Whetting a Company's Appetite for Risk
In the wake of the biggest economic meltdown since the Great Depression, some management teams have developed an especially low tolerance for risk. Yet uncertainty should not mean paralysis. In fact, it's time for the strong to reawaken their appetites for risk. That is, if they have a workable process in place—one that centers on transparency and debate, is reflected in corporate culture, and emphasizes oversight, accountability, and responsibility.
Make no mistake: Most companies have traditionally had some sort of risk process addressed in risk departments, risk assessments, risk management, and the like. So why did things go so wrong that we wound up in the 2008 financial crisis?
Complacency, economic insecurity, keeping up with the Joneses, reluctance to "rock the boat," and even fear of reprisals encouraged people to turn a blind eye toward risk, instead of waving a red flag. Surely many people on Wall Street and Main Street knew before the financial crisis that taking out a $400,000 loan on $40,000 of income—with no money down, little documentation, and with payments that could be skipped—was wrong. The prevailing thinking was: "If Institution X is doing it, why shouldn't we?" During the financial crisis, prior easy-credit policies contributed to the failure of such companies as Washington Mutual and IndyMac, which were sold by federal regulators.
If corporate culture is perceived as punitive toward those who raise awareness of escalating risks, then any risk process is useless. People will turn their backs on a problem, hoping it goes away. Culture must allow for intellectual honesty around existing and potential risks without people facing "kill the messenger" repercussions. JPMorgan Chase (JPM) Chief Executive Officer Jamie Dimon, for example, is known for promoting openness and accountability in his organization, which allows risks to be uncovered and problems to be dealt with before they escalate.
Leaders Must Welcome Risk
To get the most value out of risks taken, companies need to engage in intelligent conversations around risk, setting the tone from the top. As Anne Mulcahy, the former CEO of Xerox (XRX), has noted: "Taking risks is something that a leader has to do in order to really perform and keep the company moving forward." The debate needs to occur at every level, especially among senior leaders. For chief executives and boards of directors, the risk debate must accompany all major decisions and allocation of resources.
Yet even at the board level, culture plays an important part in framing transparency around risk. As Michael Thaman, chairman and CEO of Owens Corning (OC), has observed: "The best way to insure against risk is to make sure that the DNA of your company is right. Ultimately, that shapes the way you operate." Directors need to have substantive, candid conversations. They have to talk about the elephant in the room rather than pretend it doesn't exist.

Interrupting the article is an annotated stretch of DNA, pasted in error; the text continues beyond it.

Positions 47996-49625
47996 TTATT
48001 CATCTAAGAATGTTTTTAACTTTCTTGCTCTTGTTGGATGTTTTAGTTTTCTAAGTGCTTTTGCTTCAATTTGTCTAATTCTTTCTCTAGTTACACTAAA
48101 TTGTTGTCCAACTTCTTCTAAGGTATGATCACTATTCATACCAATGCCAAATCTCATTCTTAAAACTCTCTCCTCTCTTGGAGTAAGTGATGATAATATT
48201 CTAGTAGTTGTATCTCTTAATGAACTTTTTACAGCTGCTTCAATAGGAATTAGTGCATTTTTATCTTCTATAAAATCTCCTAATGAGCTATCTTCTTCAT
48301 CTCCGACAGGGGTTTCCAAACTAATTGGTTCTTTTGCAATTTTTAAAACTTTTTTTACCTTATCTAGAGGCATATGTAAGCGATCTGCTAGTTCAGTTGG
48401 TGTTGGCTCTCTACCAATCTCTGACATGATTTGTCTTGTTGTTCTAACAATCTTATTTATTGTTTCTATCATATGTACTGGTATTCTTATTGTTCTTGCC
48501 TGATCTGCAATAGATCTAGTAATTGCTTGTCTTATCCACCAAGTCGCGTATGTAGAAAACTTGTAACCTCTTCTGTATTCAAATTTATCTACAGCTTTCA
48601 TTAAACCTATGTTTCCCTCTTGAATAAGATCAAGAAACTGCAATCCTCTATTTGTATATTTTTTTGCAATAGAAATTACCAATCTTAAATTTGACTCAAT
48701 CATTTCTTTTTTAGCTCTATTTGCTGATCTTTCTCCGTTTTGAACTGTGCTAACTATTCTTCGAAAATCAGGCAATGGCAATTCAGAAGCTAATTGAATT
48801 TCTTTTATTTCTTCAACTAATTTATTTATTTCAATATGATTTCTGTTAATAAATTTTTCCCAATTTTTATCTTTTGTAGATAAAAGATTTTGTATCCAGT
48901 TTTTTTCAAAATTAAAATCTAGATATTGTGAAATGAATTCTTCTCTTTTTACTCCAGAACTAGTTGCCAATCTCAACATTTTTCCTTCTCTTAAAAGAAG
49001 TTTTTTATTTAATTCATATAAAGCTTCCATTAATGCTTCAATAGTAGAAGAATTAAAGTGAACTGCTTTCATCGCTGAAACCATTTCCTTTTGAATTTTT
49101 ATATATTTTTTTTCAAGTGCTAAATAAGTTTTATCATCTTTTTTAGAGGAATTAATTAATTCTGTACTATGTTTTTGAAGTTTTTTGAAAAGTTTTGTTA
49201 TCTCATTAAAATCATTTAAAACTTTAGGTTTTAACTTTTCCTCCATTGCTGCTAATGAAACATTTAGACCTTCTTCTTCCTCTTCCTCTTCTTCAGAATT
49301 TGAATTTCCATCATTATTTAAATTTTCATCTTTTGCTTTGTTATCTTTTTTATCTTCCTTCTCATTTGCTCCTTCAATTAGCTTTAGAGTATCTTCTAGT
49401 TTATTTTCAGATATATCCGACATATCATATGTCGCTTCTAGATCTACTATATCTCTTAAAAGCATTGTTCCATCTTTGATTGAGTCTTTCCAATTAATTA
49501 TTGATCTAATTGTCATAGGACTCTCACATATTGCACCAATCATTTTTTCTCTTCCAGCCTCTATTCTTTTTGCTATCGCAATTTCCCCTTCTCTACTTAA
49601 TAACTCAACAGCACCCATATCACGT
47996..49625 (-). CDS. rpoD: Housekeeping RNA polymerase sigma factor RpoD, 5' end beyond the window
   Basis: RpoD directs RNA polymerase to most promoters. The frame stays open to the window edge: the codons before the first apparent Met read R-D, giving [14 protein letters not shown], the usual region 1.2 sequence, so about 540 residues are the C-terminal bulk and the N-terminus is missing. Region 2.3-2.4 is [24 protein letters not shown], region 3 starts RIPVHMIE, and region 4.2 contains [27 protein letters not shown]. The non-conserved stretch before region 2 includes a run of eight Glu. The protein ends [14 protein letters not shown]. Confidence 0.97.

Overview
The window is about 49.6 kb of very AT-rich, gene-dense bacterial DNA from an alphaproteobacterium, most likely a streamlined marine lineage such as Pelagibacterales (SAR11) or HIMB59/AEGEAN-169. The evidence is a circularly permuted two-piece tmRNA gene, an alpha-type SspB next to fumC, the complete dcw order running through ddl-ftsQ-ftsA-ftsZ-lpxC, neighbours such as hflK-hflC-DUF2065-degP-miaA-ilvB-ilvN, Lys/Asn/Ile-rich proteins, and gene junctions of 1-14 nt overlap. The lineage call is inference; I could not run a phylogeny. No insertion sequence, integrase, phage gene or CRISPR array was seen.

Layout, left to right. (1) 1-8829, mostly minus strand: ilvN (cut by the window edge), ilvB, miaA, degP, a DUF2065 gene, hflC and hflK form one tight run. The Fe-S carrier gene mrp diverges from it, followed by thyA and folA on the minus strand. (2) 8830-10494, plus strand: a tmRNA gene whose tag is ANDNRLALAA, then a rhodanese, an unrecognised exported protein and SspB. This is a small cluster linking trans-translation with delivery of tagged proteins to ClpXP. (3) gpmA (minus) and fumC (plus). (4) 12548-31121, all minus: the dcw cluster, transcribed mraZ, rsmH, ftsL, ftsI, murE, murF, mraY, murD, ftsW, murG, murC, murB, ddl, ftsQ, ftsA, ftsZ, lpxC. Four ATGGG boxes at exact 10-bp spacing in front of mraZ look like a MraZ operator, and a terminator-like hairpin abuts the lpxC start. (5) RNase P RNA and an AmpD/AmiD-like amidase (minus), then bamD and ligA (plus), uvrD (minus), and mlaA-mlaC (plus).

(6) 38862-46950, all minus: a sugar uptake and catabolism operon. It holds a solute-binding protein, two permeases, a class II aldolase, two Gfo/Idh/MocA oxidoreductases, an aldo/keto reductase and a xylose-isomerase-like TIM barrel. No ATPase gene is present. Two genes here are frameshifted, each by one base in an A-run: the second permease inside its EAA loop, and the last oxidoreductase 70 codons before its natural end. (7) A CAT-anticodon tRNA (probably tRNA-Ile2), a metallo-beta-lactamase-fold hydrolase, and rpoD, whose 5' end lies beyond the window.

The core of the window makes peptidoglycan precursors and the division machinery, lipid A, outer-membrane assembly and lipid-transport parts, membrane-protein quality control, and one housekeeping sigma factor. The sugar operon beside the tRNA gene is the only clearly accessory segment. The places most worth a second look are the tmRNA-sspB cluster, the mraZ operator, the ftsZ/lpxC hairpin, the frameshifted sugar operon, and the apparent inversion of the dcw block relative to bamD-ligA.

The risk debate also needs to be robust and fact-based, not just a perfunctory exercise. Our research indicates that among the 100 largest companies in the U.S., almost 50 percent are moving the risk-management discussion from the audit committee to the entire board.
When the debate is real, it results in what I call a risk-intelligent culture. This allows leaders to understand the perils and opportunities around risk and make informed decisions accordingly. Leaders' attitudes toward identifying and mitigating risks set the standards for others in the organization.
In a risk-intelligent culture, people are able to discern between causes and symptoms. In the midst of a crisis, symptoms get all the attention. The underlying causes, however, are what really matter. Put another way, a five-alarm fire is really a symptom. The faulty wiring and the code violations are the problems that should have been identified and addressed in the first place.
Did BP Discourage Tough Questions?
In order to get to those causes, difficult questions must be asked, such as we have seen in media reports regarding the investigation into BP (BP) and its handling of the oil well catastrophe in the Gulf of Mexico. Questions include: Was there a disconnect between what leadership said (i.e., "safety is paramount") and the implied message ("cutting costs is the real priority")? Did the company's culture inadvertently discourage people from acknowledging problems when they were relatively minor and easily addressed?
The more risk-conscious an organization is, the more intelligent its risk-taking becomes. The goal is not to do away with risk, but to embrace it. In every industry, innovation and expansion require taking on some degree of risk. For example, a mining company and a pharmaceutical company both rely on discoveries to fuel growth, so they must each proceed with a high degree of risk. Staying with the status quo is not an option.
Some successful companies even set aside risk capital that they deploy specifically for the purpose of taking risks. In their cultures, the far bigger threat is that risks will not be taken. Not every venture or attempt will succeed. Failure is tolerated—while playing it too safe is not.
Whatever the industry or business they are engaged in, companies need to take on some level of risk. Otherwise, they put themselves in an even-more-perilous position—that of taking no risk. A company that takes no risks can't make any money; it will shortchange its future. As Daniel Vasella, chairman of Swiss pharmaceutical company Novartis (NVS) told us: "Just staying inert in a moving world is crazy."
Risk is really about taking the opportunity to grow, expand, and compete more effectively. After all: no risk, no reward.